The Prime Minister is right when he avers that decisions often appear incorrect post facto with  access to relevant information .  The Indian populace’s forbearance with respect to policy misadventures has lulled the administration to complacency. Information disturbs the complete control over policy and decisions. However the popular anger we have currently witnessed against blatant corruption, makes transparency and accountability pivotal. In any case, the government and individual functionaries are happy for accountability of implementation at the grass roots but hedge and fight against  transparency and accountability at higher levels.  The purpose of the democratic process is to serve the interests of the people, and not perpetuate those in power irrespective of performance. Transparency  identifies  malfeasance, but also  the benchmark of competence. Participation of citizens in the process of scrutiny is likely to result in better and more effective policies.

The recent revelation regarding the Home Minister and Finance Minister is only a case in point. Embarrassment, if any, is only because it has come against a backdrop of a series of spectacular scams and speculation of rivalry between the two ministers in the ensuing crisis of credibility..  The RTI Act facilitated disclosure of another instance of “difference of opinion” between  Mrs Gandhi and the Prime Minister, ironically on the issue of amendments to the Act itself. The exchange was newsworthy of course, but was seen only as a difference of opinion, not an issue of credibility . Other differences of opinion between the different Ministries and even the PMO and NAC on the Right to Food Bill, or the Minimum Wages issue for instance,  proactively placed in the public domain,  have led to better quality of debate.

The present speculation and sensationalism on RTI is a red herring to side track from  the scams.  The scams are clearly an outcome of the lack of transparency and accountability in government functioning. What India needs  is  more transparency, not less.

The  RTI has forced and facilitated the beginnings of a change in mindsets.  Citizens groups have been demanding action and accountability on a variety of issues. These constant exposures of incompetence and corruption  should be used by honest bureaucrats and visionary politicians to initiate the next generation of transparency reforms. These could contribute fundamentally to change governance in creating a culture of Transparency. This requires careful and detailed work on aiding preventive measures and expanding platforms for participatory decision-making.

A much delayed and urgent area of reform is universal implementation of Section 4 of the RTI Act, which mandates proactive disclosure by public authorities. It also makes incumbent upon them to “publish all relevant facts while formulating important policies or announcing the decisions which affect public” and “provide reasons for its administrative or quasi-judicial decisions to affected persons”. The DoPT had set up a task force for improving implementation of proactive disclosure under section 4. However political support from the highest levels is needed before Section 4 can help transform governance at all levels.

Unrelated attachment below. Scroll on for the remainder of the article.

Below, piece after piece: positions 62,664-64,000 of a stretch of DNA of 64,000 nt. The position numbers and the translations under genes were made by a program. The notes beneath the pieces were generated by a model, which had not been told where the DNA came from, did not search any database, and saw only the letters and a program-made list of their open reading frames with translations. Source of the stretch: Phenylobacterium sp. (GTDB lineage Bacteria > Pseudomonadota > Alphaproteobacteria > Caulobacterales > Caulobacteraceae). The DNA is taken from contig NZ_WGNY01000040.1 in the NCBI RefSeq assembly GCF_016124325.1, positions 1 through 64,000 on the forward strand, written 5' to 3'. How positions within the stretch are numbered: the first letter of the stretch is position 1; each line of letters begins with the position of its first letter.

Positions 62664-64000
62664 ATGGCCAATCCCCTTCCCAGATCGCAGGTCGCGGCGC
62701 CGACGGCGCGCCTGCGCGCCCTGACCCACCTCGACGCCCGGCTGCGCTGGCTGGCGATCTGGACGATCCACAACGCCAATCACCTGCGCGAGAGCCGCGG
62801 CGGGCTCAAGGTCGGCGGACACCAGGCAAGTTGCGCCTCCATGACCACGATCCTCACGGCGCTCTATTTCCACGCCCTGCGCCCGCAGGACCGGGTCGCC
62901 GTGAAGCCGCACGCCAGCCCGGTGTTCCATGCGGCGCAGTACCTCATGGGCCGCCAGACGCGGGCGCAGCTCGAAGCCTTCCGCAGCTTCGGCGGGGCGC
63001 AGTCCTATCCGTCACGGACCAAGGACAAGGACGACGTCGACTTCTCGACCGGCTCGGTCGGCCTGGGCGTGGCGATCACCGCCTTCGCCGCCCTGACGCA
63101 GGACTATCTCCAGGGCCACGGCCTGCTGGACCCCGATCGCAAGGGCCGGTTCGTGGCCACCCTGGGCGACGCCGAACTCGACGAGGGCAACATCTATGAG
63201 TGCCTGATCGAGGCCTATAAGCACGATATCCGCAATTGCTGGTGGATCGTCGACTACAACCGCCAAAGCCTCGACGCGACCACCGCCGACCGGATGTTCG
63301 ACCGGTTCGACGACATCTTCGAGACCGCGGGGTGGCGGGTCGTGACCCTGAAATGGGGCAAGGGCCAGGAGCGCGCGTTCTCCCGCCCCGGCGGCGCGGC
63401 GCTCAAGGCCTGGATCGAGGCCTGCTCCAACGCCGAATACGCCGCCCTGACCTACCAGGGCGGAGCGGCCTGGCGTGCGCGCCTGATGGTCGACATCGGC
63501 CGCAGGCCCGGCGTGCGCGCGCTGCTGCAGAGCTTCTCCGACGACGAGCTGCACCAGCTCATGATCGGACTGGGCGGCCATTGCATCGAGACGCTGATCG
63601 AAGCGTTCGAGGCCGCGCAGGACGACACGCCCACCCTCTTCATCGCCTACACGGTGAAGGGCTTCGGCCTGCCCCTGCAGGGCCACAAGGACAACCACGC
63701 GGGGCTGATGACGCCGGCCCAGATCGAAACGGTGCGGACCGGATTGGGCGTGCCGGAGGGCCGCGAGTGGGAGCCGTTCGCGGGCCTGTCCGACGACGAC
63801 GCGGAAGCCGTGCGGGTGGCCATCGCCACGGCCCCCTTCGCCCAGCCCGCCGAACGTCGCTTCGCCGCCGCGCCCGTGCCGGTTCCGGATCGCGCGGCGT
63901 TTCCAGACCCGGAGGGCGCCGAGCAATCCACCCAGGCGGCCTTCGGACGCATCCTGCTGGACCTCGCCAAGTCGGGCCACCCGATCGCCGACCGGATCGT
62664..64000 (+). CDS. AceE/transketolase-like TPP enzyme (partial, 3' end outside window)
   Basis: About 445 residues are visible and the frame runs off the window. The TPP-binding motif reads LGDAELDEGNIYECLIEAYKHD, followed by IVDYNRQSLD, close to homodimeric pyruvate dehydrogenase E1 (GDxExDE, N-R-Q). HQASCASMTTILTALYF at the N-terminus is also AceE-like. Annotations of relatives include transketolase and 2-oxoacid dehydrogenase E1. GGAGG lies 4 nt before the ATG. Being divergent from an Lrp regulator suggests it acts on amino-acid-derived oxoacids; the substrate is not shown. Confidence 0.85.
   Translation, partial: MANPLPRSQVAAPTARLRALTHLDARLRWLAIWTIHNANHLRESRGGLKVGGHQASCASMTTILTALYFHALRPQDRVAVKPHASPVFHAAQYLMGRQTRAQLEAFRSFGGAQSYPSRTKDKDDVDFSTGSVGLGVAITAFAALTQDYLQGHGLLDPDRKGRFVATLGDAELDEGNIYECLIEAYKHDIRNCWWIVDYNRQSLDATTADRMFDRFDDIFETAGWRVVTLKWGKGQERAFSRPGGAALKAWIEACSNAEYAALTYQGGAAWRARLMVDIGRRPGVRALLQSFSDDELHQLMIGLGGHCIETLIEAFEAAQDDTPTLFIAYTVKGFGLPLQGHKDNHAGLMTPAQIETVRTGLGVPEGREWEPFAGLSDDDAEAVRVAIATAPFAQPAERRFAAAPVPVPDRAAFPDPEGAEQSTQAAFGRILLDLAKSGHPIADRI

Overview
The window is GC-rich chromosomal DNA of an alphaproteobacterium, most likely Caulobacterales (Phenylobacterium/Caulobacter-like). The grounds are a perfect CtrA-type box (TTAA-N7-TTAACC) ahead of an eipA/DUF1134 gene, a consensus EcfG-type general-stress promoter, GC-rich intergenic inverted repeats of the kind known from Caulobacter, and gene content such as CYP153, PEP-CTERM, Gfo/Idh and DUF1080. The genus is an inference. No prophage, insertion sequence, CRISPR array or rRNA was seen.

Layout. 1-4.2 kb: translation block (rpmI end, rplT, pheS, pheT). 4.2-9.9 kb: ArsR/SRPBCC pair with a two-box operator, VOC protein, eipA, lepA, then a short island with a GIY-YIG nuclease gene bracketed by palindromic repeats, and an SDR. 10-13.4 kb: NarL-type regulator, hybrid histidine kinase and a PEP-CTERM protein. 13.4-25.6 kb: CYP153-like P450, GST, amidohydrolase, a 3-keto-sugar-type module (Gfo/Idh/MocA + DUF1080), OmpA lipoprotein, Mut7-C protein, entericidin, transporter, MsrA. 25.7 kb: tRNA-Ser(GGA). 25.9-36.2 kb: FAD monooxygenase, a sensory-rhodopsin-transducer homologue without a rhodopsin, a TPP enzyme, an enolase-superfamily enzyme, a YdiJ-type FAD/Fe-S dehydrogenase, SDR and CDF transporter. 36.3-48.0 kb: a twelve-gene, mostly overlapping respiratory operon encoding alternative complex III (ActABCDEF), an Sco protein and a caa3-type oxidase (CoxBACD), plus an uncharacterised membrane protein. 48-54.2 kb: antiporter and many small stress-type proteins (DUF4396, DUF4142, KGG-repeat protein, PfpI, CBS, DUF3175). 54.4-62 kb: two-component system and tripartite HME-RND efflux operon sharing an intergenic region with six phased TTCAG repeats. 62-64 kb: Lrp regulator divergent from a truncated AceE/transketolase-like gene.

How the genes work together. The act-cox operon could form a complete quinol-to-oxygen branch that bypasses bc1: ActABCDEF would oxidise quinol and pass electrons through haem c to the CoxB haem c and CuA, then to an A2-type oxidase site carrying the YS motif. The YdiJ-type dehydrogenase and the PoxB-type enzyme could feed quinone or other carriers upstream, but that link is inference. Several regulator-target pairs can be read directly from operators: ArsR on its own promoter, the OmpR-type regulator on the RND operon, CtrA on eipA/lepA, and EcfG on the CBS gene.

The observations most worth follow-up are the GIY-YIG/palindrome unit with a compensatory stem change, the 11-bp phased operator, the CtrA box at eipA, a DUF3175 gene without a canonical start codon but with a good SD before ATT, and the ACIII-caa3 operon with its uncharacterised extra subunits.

How might proactive disclosure help? The Adarsh housing society scam is an instructive case study of how proactive disclosure can help avoid corruption entirely. The Adarsh Society  commissioned on Army land to “accommodate and reward the heroes of the Kargil operation and those who had laid down their lives for the protection of the motherland”.  Of the 103 members of the Society, only 3 members were connected to the Kargil war. Others flat owners included those connected to top bureaucrats, politicians’ and former army chiefs. Citizens groups used the RTI Act to expose the scam through RTI and filed complaints. However mandatory proactive disclosure of  “the manner of execution of subsidy programmes, including the amounts allocated and the details of beneficiaries of such programmes” and the “particulars of recipients of concessions, permits or authorisations granted by it” (Section 4(1)(b)(xii) and (xiii)) by the Adarsh Society could have thwarted the politician-builder-bureaucrat nexus at the very beginning.

Proactive disclosure of information will also reduce the numbers  of  complaints, of officers claiming to be bogged down by RTI applications. The greater the information proactively disclosed, the less need to use the RTI. It is also likely to mitigate the ongoing threat to life and harassment faced by a new generation of activists using the RTI Act. Voluntary and ongoing disclosure of information will make it harder to target individual activists, and in any case render many such attacks ineffectual, because others will be able to use the information, which the attacker is trying to suppress. A recent resolution by the Central Information Commission is a step in this direction, wherein the Commission has resolved that if any RTI activist is attacked, the Commission will order the concerned department to suo moto post the information sought online.

The Prime Minister has expressed concern for the people who had been attacked, and promised a whistleblower protection law will be passed soon. However, this cannot be a  substitute  for political will. Nothing prevented  action being taken  in  cases where RTI users have lost their lives. Because they are determined, but fairly ordinary people, these cases have not been pursued with the kind of high profile determination that becomes a deterrent for others. The RTI has been owned by the ordinary person. For the protection of the RTI user, and to make the Act a vehicle for the next generation of reform, vision and commitment is needed from the top leadership. This government should be wise enough and have the good sense to use this extraordinary legislation to demonstrate its determination to make governance in India, transparent, accountable and corruption free.